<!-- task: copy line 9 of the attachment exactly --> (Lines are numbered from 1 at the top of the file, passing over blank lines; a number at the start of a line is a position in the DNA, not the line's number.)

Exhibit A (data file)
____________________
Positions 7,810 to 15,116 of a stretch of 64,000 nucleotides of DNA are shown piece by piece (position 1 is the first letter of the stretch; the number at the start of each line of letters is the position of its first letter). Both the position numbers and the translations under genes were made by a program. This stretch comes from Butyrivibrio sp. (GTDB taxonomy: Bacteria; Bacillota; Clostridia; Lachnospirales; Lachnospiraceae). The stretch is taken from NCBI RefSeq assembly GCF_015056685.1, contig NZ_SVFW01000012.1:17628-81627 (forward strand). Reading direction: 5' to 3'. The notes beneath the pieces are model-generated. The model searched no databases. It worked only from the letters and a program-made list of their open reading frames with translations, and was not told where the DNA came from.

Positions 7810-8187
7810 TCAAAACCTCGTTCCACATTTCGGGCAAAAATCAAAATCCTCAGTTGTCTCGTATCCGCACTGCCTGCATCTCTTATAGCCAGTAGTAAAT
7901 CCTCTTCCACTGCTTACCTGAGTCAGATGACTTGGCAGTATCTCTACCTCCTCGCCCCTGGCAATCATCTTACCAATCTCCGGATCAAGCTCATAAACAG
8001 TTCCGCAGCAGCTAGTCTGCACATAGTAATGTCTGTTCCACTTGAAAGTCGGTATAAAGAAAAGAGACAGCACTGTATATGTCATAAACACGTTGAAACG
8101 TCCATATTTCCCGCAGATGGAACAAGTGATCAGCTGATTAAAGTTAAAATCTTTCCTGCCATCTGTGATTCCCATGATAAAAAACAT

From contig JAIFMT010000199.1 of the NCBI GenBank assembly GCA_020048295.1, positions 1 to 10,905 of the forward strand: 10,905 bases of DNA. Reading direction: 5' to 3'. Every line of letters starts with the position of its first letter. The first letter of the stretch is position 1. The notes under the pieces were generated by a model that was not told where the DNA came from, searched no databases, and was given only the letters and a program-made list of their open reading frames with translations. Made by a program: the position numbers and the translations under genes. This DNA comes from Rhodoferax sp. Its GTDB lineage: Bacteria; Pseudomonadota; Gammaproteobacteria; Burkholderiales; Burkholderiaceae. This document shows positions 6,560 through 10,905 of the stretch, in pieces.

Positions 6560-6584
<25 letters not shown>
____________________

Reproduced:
<25 letters not shown>